When sixteen-year-old Josie Summers murders her abusive stepfather, she disguises herself in his clothes, only to be discovered by a young Methodist minister who invites her to assist in his ministry. When "Joseph's" true identity is revealed, the guilt-ridden Reverend John Trethman marries her. Shortly afterward, John is kidnapped by British soldiers and forced to minister to their wounded and dead. Josie again dons a man's disguise and joins the North Carolina militia, but is gravely wounded in a battle that marks the turning point of the Revolution. Morgan's story of enduring love is set against the struggle to build a homeland as an age of freedom is born.
©2003 Robert Morgan; (P)2003 Books on Tape, Inc.
"With tremendous narrative pace, a meticulous eye for colorful detail and a tight grasp of historical setting and military action, poet and novelist Morgan delivers a rousing and affecting tale of the American Revolution." (Publishers Weekly)
"An absorbing Revolutionary War novel....[A] heartrending period peace." (Booklist)
This book has something to annoy everyone. There are long and frequent passages of Christian dogma, including the ever-present message that ALL of the characters' sufferings are a direct form of punishment from God. The theme of punishment is so prevalent that it becomes ridiculous; like a toddler who thinks the universe revolves around him, the characters see all events as the result of their own actions and thoughts.
There are long sections of text where not much happens, but we have to slog through boring minutiae describing everything that a character sees and thinks during, say, a three day journey through the woods. The plot never "twists" or "thickens," it just ambles along from one misery to the next, with plenty of reminders that "these are dark times." Neither Lina Patel's lovely narration nor the few bland sex scenes can liven up the story.
Greatly annoying too is the author's guess at how a female character would act. He has the heroine chopping down a rapist with an ax and abandoning her insane mother one minute, and the next minute feeling "so frightened" by something that she cannot move or speak.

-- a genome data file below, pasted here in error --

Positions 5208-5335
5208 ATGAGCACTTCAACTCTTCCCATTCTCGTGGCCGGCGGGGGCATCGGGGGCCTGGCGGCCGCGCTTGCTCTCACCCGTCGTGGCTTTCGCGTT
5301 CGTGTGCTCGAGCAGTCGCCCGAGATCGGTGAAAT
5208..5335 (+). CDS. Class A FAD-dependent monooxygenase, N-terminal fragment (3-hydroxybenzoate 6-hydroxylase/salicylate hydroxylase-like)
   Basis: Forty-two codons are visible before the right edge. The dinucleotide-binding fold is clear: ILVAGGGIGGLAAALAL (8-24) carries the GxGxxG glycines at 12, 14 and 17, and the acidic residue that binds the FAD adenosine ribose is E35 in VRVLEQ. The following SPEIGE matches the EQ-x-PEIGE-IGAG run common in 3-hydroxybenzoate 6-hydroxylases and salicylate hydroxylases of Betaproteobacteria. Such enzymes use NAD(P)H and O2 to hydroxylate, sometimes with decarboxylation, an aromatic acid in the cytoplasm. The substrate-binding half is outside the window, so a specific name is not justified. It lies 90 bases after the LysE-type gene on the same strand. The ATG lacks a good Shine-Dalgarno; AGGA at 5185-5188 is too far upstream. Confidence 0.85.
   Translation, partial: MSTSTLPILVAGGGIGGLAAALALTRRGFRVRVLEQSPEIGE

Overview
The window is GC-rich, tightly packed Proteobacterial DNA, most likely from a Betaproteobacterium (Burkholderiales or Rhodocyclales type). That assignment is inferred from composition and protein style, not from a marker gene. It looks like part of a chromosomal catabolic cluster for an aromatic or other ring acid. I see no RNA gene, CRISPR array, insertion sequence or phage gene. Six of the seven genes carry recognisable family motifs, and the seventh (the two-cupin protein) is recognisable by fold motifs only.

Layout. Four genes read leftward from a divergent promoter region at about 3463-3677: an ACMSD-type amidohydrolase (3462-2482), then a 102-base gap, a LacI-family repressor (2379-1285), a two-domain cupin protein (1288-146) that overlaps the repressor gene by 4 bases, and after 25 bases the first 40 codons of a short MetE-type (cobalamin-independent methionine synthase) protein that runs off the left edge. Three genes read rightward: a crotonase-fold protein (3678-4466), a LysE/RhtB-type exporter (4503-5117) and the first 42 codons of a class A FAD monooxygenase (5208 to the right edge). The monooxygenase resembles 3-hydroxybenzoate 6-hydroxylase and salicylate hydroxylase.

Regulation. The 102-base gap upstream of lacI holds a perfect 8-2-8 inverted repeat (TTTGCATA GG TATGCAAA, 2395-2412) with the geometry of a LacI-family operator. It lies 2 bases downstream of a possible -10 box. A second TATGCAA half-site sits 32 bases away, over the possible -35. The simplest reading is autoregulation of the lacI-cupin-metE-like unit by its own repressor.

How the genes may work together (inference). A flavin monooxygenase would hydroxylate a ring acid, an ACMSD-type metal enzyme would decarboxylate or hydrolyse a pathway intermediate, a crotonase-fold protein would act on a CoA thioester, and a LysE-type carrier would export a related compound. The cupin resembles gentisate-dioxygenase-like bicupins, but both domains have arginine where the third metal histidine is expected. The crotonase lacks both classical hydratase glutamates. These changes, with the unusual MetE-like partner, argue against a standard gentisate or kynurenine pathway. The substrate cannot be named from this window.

The ending of the book is also utterly unsatisfying, with the inevitable and long-awaited lovers' reunion cut short and left to the readers' imagination. I wish I had imagined the whole book; it would have been cheaper and less time-consuming.
Most Annoying Of All: Instead of using the American Revolution as an informative and thoughtful backdrop to his story, Morgan focuses on the activities of a few characters: the super-evil, and the super-good (but they still must be punished!). This Evil Man vs. Just God theme, besides flirting with complete irrationality, ignores the true significance of the war: that people should govern their own lives in a free land and not answer to a King. Picky me, wanting to see glimpses of this noble theme instead of Morgan's version of Pilgrim's Progress.
I found Morgan's book to be a very interesting look at the Revolutionary War from a woman's perspective. The heroine is accidently pulled into the war. Morgan's style of writing is highly descriptive and can be too lengthy at times, but it does much to give a flavor and feel for the times.
The Christian viewpoint seemed realistic for that period of time. I did not find it bothersome, but gave me a deeper appreciation for the moral difficulties of the time.
Overall, I enjoyed the book. I would recommend it to anyone looking for a perspective of the Revolutionary War from the viewpoint of those living in the occupied areas.
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